The seven Harry Potter novels will be available in ebook form in October, author J.K. Rowling said on Thursday at the launch of a new interactive online website Pottermore that will allow readers to navigate through the boy wizard stories.

Rowling gave her clearest indication yet that she would not write an eighth Harry Potter story to follow the final instalment published in 2007 by Bloomsbury in Britain and Scholastic in the United States.

"I do have closure with Harry," Rowling told reporters in London at the launch of pottermore.com. "I have no plans to write another novel. I'm pretty sure I'm done on the novel front...But it was fun while it lasted."

The ebooks will be exclusively available on the Pottermore site from October in several languages. They will be available on all major electronic reading devices.

"It is my view you can't hold back progress," Rowling said of the electronic launch.

"Ebooks are here and here to stay. Later than a lot of people, I for the first time downloaded ebooks and it's miraculous for travel and for children in particular. I feel great about taking Harry into this new medium."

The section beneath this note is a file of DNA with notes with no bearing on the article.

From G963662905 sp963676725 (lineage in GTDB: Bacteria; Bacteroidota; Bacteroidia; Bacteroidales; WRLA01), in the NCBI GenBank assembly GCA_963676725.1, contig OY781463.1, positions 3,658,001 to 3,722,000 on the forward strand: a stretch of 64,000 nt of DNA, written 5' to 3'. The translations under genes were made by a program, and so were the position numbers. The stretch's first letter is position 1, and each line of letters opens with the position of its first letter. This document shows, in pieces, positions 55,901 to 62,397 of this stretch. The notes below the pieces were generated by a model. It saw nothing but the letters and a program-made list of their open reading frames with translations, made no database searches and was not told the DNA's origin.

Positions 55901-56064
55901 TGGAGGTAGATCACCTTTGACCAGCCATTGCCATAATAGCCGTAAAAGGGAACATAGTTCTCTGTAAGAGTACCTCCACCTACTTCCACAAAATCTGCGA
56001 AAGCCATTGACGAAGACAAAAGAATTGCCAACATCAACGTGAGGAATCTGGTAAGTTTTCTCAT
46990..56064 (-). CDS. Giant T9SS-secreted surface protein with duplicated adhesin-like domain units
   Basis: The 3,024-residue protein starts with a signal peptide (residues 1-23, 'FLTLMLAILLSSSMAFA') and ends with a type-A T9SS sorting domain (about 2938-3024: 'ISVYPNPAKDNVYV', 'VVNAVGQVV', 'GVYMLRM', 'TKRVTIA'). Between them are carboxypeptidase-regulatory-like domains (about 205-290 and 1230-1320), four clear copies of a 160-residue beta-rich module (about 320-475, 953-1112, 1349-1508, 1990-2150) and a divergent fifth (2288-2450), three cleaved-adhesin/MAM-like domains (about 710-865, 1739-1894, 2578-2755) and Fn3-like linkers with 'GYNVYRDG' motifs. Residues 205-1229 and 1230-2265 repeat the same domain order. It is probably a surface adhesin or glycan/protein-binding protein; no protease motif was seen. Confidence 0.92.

The announcement is major news in the world of publishing, which Rowling has taken by storm with her record-setting Potter series. The novels have sold more than 400 million copies worldwide and the ebooks could reach a new, even larger audience.

The announcement comes three weeks before the theatrical release of the eighth and final Harry Potter film "Harry Potter and the Deathly Hallows - Part 2", which will bring to a close one of cinema's most successful franchises.

Rowling said that Pottermore was about giving something back to her fans around the world, who were among the first to create a large and influential online community.

It was also about encouraging people to read more, she added.

"We knew there was a big demand for ebooks, but...I wanted it to be something more than that," the author explained.

"I wanted to pull it back to the reading, to the literary and story experience...I've had a lot to do with virtually every aspect of it."